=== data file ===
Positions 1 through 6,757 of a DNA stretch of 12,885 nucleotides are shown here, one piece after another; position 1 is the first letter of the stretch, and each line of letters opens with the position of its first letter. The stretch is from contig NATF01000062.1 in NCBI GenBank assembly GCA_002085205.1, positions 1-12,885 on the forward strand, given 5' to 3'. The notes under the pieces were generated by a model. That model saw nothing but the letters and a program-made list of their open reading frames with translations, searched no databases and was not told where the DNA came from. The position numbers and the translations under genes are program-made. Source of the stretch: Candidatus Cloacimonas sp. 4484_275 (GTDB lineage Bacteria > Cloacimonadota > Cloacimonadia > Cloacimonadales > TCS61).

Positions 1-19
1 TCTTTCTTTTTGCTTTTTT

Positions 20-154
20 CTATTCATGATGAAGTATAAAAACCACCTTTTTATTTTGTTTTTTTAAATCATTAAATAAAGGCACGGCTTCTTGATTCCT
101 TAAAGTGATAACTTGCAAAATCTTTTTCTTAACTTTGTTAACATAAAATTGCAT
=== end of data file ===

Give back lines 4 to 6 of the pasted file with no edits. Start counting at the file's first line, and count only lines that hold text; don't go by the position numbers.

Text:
Positions 20-154
20 CTATTCATGATGAAGTATAAAAACCACCTTTTTATTTTGTTTTTTTAAATCATTAAATAAAGGCACGGCTTCTTGATTCCT
101 TAAAGTGATAACTTGCAAAATCTTTTTCTTAACTTTGTTAACATAAAATTGCAT